Two Democrats in the Pennsylvania House of Representatives on Tuesday unveiled a new plan to legalize marijuana for recreational use, citing the proposal’s potential to bring in new revenue while also righting wrongs in the state’s criminal justice system.

The proposal, introduced by state Reps. Jake Wheatley and Dan Frankel, would legalize recreational marijuana in Pennsylvania for adult-use, automatically expunge marijuana-related offenses and release non-violent offenders from prison. 

Wheatley said the legislation, slated as House Bill 2050, will set the bar for what state-level cannabis legislation should look like. 

“We think we have the industry standard,” Wheatley said, noting that his commitment to cannabis legalization stems from the impacts it could have in the criminal justice realm. “We really think there are components in our bill that frees up our criminal justice system so that our law enforcement agencies and spaces in our correctional institutions could be opened up and free to really go after more significant, impactful crime and activity.”

Wheatley’s bill would create a Cannabis Clean Slate program, which would automatically expunge certain pot-related offenses. That component earned the support of Brandon Flood, the state Board of Pardons secretary, who said the automatic expungement of marijuana records would help alleviate the application backlog at the Board of Pardons. 

“To the extent that we can divert those applicants from coming before our board and going through a more appropriate mechanism of removing that record, we're all for that,” Flood said. 

Frankel, who is co-sponsoring the measure alongside Wheatley, said legalizing marijuana would actually lead to a safer substance than what is currently found on the street.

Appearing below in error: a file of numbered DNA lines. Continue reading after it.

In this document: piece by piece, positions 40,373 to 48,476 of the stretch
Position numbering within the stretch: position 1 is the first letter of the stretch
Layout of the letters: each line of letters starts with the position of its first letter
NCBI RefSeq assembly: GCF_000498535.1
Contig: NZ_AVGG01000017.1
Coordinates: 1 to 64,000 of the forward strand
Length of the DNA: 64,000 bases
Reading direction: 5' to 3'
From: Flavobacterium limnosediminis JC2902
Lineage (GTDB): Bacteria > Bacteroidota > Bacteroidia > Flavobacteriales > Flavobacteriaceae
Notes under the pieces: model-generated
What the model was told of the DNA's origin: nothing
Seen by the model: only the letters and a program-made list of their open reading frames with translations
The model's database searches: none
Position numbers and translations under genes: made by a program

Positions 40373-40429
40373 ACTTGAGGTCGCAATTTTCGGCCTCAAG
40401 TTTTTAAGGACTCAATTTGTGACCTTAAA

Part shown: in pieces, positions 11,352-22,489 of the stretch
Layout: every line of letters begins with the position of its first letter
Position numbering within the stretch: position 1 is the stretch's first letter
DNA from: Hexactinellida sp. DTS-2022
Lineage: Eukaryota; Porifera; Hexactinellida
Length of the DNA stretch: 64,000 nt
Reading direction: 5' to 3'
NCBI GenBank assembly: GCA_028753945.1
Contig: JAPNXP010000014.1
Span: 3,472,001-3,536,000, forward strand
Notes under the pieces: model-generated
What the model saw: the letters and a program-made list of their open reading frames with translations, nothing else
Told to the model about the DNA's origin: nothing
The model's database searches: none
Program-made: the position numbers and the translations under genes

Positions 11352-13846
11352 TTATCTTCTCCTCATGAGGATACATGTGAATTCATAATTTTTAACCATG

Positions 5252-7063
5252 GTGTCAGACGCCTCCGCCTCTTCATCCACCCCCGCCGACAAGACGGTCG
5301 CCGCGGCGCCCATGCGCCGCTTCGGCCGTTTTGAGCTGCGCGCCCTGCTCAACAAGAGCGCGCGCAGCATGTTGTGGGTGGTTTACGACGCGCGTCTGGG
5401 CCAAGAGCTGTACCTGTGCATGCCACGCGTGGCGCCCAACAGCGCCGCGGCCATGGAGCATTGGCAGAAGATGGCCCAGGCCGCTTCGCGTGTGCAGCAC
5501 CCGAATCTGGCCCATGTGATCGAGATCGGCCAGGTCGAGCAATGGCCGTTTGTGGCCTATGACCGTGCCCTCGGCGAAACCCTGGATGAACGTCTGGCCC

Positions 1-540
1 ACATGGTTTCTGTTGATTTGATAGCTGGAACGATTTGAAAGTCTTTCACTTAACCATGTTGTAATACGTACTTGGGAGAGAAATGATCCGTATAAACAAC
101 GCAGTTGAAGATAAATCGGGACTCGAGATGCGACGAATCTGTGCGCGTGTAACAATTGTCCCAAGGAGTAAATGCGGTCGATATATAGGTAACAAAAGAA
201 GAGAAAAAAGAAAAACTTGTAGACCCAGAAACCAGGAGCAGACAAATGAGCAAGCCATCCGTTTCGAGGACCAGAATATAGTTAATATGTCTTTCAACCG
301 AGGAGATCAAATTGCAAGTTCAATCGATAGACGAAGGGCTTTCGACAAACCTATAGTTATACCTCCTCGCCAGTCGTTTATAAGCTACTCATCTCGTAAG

“As products like fentanyl are increasingly found in our other outlawed drugs, it’s becoming even more clear that we must regulate cannabis, not only for social justice reasons, but also to ensure the quality of the product,” Frankel said. “The only way to make sure that cannabis is safe is to regulate it, monitor it and to take bad products off the market.”

Frankel said some revenue from the taxation of cannabis would be directed toward substance abuse disorder treatment, as well as educational efforts about cannabis. 

The bill sponsors also framed the proposal as one that could be a boon for Pennsylvania farmers. Additionally, Wheatley and Frankel said tax revenue from cannabis would be directed toward grants to small businesses, as well as to businesses owned by women and minorities. 

Republican leaders in the General Assembly have expressed skepticism of the idea of legalizing marijuana for recreational use, though Republican state Sen. Dan Laughlin came out in support of legalizing it for adult-use earlier this year. 

Two of Pennsylvania’s neighbors – New York and New Jersey – have already legalized adult-use marijuana. And a 2018 report from former Auditor General Eugene DePasquale suggested that Pennsylvania could bring in $581 million in annual revenue if the state legalized marijuana for recreational use.